“One bit of advice I would give would be not to choose an unaccompanied piece; the panel is always interested in how you work with other people…”
What does the BBC audition process entail?
Well, first of all you have to apply! Now that might seem like an obvious thing, but actually people who are already in the profession often kind of ‘hang around’ waiting to be asked if they might be interested, but it just doesn’t work like that with the BBC. So, you simply have to apply – everyone has to. Then, for those who are selected, there will usually be two rounds of auditions, shortlisting for the second round. Then, we would choose a number of people to go onto trial, usually in my experience far too many! Not that it’s not good to give people an opportunity, it is, but what can happen is that you end up messing around with people’s lives for three to four years, whilst they try to make a final decision about employment. In my mind it’s much better to try to zone it down to a smaller group of people, and not keep it running for so long.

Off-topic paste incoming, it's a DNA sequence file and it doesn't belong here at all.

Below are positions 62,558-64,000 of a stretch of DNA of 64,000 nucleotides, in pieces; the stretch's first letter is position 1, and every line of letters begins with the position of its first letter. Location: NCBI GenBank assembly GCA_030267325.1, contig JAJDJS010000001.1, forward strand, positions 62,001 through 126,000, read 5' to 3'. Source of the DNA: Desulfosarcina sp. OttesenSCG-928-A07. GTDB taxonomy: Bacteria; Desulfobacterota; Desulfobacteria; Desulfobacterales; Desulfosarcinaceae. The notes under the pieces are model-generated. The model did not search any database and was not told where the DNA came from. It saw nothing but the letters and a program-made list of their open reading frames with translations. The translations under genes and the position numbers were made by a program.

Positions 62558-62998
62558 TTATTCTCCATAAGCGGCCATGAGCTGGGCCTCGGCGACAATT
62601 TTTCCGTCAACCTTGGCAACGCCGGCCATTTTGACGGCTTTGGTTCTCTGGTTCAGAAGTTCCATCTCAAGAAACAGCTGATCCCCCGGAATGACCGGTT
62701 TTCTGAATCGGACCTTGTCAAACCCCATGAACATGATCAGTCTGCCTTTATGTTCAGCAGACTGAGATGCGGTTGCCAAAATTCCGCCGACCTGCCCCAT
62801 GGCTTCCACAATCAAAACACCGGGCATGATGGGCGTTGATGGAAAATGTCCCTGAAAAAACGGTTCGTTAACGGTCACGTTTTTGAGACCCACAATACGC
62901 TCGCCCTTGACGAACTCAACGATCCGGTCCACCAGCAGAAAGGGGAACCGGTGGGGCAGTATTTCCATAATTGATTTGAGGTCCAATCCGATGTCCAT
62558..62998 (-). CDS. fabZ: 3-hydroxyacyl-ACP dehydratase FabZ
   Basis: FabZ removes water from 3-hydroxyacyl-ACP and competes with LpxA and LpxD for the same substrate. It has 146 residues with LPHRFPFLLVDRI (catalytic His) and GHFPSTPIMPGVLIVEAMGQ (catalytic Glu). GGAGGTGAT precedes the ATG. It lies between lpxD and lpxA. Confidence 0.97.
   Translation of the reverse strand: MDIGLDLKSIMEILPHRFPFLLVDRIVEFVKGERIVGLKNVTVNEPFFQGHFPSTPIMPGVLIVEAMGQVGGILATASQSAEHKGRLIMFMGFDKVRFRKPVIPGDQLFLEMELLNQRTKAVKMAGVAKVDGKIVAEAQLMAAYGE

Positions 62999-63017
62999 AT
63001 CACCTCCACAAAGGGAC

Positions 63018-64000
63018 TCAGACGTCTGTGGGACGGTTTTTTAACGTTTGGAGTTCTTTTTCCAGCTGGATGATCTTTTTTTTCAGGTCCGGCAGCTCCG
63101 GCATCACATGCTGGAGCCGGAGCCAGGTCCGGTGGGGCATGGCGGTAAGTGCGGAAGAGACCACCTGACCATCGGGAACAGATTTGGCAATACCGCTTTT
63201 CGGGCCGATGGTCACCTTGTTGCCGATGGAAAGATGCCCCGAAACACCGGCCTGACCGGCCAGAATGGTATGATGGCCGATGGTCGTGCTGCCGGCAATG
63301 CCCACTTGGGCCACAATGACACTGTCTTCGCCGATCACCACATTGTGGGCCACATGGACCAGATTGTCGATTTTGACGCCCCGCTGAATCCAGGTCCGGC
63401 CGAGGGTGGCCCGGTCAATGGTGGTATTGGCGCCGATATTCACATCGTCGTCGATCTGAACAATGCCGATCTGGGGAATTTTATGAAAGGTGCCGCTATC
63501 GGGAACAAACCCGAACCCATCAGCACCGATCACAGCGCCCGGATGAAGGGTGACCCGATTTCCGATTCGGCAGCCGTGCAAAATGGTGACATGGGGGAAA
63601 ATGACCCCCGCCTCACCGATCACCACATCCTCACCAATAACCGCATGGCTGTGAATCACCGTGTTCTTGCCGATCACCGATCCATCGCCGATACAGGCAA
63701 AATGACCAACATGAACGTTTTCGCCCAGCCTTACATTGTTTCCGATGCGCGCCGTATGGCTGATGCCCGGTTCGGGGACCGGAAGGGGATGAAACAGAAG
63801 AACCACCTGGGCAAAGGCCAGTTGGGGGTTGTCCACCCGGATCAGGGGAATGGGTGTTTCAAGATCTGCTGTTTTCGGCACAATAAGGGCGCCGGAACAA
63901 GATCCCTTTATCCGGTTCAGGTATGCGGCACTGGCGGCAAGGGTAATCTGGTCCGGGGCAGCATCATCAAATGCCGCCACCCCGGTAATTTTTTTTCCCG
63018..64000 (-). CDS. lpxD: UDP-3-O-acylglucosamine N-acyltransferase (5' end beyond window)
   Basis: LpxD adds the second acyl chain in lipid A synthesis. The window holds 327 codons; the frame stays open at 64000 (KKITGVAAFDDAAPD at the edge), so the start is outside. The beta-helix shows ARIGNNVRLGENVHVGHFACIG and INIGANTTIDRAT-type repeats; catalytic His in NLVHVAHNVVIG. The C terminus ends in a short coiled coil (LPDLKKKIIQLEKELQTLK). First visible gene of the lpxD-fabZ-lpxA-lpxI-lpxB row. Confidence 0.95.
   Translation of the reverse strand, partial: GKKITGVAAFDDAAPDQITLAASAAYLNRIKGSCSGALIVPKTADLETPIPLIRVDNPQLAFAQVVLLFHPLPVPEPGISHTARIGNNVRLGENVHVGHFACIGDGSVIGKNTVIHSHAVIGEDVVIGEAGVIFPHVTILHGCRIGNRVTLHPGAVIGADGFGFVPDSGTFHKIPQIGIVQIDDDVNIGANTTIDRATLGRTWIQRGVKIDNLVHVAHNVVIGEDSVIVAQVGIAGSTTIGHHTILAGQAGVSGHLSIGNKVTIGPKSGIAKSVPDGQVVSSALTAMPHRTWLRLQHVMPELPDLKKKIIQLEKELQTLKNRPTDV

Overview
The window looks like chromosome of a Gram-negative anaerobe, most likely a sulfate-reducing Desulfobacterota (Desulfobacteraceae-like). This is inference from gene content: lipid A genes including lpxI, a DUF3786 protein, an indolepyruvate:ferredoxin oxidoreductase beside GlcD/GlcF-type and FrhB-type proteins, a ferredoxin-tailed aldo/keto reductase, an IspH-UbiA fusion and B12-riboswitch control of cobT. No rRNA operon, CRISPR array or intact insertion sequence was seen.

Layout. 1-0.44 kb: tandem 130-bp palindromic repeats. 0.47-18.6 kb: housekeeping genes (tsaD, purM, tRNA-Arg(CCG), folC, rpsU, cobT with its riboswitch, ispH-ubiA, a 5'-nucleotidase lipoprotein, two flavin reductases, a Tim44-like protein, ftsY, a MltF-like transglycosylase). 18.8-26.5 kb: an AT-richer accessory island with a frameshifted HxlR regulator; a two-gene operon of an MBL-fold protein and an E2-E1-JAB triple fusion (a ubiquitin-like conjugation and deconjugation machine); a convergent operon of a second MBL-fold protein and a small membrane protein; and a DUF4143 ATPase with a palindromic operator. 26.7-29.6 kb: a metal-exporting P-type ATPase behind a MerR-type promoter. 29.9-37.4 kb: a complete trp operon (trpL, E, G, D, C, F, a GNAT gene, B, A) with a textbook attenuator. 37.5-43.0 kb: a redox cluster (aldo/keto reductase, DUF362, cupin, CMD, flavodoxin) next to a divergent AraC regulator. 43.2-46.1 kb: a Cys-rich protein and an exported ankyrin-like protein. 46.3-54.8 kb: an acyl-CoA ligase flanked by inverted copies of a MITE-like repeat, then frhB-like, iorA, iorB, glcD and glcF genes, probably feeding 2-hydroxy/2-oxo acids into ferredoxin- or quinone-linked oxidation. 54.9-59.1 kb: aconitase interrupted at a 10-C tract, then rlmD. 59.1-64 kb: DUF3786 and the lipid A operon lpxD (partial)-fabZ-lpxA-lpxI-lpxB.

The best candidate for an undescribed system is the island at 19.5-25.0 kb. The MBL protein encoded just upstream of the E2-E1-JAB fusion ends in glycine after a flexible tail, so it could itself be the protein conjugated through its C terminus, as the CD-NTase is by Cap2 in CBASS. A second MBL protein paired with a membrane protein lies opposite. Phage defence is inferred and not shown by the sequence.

What about the two auditions, are they different?
The second audition is just more in depth – there aren’t always two rounds, but if there are, what often happens is that the ‘unknowns’ (those with less on their CV, and less experience in general) will be evaluated in the first audition, then again in the second. Some more experienced players might be invited to audition just once. But, both auditions take a similar format – Mozart, probably (though not always) and a contrasting piece. One bit of advice I would give would be not to choose an unaccompanied piece; the panel is always interested in how you work with other people. There would then be excerpts, and more excerpts in the second round. There are all kinds of other things to consider too, like how to present your self in auditions, but we’ll come to that another time!